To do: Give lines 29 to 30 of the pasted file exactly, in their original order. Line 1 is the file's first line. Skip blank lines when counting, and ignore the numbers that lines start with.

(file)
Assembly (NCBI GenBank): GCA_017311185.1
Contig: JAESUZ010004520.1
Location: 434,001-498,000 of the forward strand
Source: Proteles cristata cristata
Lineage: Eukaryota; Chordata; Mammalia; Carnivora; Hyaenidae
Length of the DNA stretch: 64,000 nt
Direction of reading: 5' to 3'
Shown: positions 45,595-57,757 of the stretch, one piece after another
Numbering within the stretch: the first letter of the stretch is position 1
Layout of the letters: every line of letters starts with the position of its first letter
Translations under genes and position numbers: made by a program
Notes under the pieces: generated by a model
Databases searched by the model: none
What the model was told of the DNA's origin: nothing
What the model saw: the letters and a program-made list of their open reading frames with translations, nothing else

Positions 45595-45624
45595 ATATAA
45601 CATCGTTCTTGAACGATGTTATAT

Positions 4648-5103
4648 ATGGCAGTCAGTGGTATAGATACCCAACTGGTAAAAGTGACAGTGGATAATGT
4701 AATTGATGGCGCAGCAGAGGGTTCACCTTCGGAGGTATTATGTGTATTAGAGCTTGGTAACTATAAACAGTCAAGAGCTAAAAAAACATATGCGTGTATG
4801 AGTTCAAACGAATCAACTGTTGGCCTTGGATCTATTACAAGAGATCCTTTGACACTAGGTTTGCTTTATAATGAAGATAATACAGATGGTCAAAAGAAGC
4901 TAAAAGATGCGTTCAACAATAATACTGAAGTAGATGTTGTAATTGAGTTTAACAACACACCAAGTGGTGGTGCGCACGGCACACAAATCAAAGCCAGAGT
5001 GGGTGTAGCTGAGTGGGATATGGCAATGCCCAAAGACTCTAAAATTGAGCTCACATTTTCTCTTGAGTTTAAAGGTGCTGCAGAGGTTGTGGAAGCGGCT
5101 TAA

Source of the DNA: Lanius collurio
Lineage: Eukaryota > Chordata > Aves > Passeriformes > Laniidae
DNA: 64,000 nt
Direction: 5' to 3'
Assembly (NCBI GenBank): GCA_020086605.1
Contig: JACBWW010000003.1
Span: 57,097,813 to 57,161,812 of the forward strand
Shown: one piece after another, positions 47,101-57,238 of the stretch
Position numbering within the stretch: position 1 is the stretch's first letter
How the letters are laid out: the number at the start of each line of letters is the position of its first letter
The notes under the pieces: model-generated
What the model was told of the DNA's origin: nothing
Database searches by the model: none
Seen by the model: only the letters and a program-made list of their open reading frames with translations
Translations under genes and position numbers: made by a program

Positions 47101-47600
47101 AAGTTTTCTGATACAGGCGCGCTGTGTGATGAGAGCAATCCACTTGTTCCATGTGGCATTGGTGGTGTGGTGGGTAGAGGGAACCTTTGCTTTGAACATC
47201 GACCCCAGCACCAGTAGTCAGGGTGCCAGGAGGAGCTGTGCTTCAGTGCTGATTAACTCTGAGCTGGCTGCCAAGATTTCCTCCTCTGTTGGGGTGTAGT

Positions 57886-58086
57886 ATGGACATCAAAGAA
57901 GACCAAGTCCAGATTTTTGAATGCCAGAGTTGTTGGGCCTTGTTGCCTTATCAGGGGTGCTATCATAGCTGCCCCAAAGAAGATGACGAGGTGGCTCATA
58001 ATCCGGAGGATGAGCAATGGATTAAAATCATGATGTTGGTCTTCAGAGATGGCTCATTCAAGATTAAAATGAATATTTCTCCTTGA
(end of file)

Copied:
Direction: 5' to 3'
Assembly (NCBI GenBank): GCA_020086605.1